In order to inform community leaders and help shape the development of public policy toward a community whose citizens are “satisfied with life," the Sustainability Commission is beginning to introduce the nationally acclaimed Happiness Initiative derived from the notion that Gross National Happiness is more relevant to community well-being than Gross National Product.
“Measuring more of what matters rather than just more.”
The initiative represents a paradigm shift in the language and practice of sustainability. In other words it represents a whole new language of sustainability. The Commission plans to hold a series of public information meetings to provide information regarding the initiative and how citizens can be heard through an on-line national survey whose data will be accumulated for Groton to help us understand what components of happiness can be improved for our citizens and support recommendations for such improvement.
The ten domains of happiness are:
• Environment and Nature
• Good Government
• Material Well-Being
• Psychological Well-Being
• Physical Health
• Time or Work-Life Balance
• Community (Social Vitality and Connection)
to take Groton's "Happiness Survey"
The Climate Action Working Group of the Sustainability Commission is conducting a formal inquiry into Groton’s vulnerabilities to changing weather patterns and other climate-related changes.
Our short-term goal is to inform the Selectmen of the need for this work and to ask their support for engaging other town departments, boards, and commissions. Our longer-term goal is to work with the rest of the town government to prepare a report that advises the town about the vulnerabilities and what it should do to address them, and then to take the lead in bringing about the needed adaptations.
We started with the general recommendations contained in the Climate Change Adaptation Report published by the Massachusetts Executive Office of Energy and the Environment in 2011. We are also studying the reports and action plans being developed by other Massachusetts communities, including the report prepared by Boston in October 2013.
Currently, we are waiting to review the first version of the Climate Adaption report of the Metropolitan Planning Council for greater Boston. The council includes over 100 eastern Massachusetts communities; of the communities bordering Groton, only Littleton is a member. We are also contacting the Montachusett Regional Planning Commission, to which Groton belongs, to understand any climate adaptation plans the council may be working on. To view a copy of the Massachusetts Climate Change Adaptation Report, click here.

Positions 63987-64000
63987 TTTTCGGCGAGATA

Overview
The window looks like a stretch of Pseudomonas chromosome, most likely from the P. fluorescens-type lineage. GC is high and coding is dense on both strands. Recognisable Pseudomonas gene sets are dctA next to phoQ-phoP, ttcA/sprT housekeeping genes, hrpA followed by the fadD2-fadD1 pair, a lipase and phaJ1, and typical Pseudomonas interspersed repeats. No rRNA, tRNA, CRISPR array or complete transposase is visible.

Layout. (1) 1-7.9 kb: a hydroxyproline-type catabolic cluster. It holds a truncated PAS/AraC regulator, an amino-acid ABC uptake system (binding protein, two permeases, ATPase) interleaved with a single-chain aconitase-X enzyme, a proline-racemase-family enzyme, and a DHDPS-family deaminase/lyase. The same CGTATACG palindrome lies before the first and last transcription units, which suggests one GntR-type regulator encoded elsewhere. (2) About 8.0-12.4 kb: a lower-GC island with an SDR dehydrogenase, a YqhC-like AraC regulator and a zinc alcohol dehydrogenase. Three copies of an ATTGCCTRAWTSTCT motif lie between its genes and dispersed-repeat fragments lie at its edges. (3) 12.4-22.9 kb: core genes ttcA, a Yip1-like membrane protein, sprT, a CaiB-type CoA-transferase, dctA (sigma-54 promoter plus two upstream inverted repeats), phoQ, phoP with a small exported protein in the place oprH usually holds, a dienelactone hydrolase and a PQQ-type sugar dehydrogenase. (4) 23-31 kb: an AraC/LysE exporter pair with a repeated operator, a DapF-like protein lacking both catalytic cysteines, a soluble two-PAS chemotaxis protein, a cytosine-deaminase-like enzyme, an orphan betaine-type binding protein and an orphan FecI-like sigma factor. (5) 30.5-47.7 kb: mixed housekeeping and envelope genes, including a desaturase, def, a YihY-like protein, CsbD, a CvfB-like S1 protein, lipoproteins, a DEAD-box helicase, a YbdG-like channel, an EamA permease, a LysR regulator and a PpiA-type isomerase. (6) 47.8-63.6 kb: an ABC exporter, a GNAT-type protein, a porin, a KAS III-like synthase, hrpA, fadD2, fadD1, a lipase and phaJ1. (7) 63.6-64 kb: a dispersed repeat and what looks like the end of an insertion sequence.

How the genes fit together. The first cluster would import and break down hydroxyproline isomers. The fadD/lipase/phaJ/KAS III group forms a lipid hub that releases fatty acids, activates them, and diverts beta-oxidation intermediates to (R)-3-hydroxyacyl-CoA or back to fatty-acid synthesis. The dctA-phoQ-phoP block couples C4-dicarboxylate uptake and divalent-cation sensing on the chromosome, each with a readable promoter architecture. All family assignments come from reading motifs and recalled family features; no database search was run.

For Additional Information Please Contact;
Working Group Chair: Leo Laverdure
Working Group Members: Carl Canner, Mark Archambault
The Groton Sustainability Commission is concerned about the ongoing erosion to the Squannacook and Nashua Rivers banks along the course of these rivers in Groton.
Global warming predicts that as the atmosphere warms up the skies will be able to hold greater concentrations of moisture. This in turn will lead to more violent and more frequent storms with greater precipitation in any one storm. These storms will result in greater run off to the rivers and subsequently greater flooding and more frequent flooding of the rivers.
A hydrographic station of the US Weather Service is located on the Squannacook River at The Bertozzi Wildlife Preserve. The station measures in real time the height of the water in the river. Graphs made up by the US Weather Service from the data collected at the Squannacook hydrographic station show that both the height of floods and the frequency of floods have continued to increase since the 1980s. This is a result that would be expected as an effect of increased global warming.
One of the results of the frequent and intense flooding of the rivers is the erosion of the river banks. In many places along the Squannacook and Nashua in Groton the banks once vegetated have now become raw sand. The banks have widened and large old trees that for decades were growing in what was the bank by the river have now fallen into the river. As a result the rivers are full of trees.
The evidence of recent river bank erosion on the Nashua can be seen by taking a walk along the Sabine Woods trail, the Northern extension of Groton Place. Here you can see huge old trees growing on the river bank. They must have been there for hundreds of years. There roots are interestingly growing horizontally straight back into the river bank indicating they were always growing on the river bank. Now these roots are greatly exposed as the river bank has eroded away and the trees themselves look almost cantilevered over the edge of the bank. Many of these huge trees have recently fallen into the river.
An area of erosion on the Squannacook River is of some concern. The river flows South just West of West Groton bridge on route 225. There the river takes a right angle turn eastward. The river bank at this juncture has eroded away. A large pine tree growing there has fallen into the river and another growing behind it has its roots undercut. As the erosion here continues to progress it will threaten route 225.
As demonstrated by our eroding river banks, Global Warming and its results are not just a thing of the future, they are with us now.
For additional Information Please Contact Carl Canner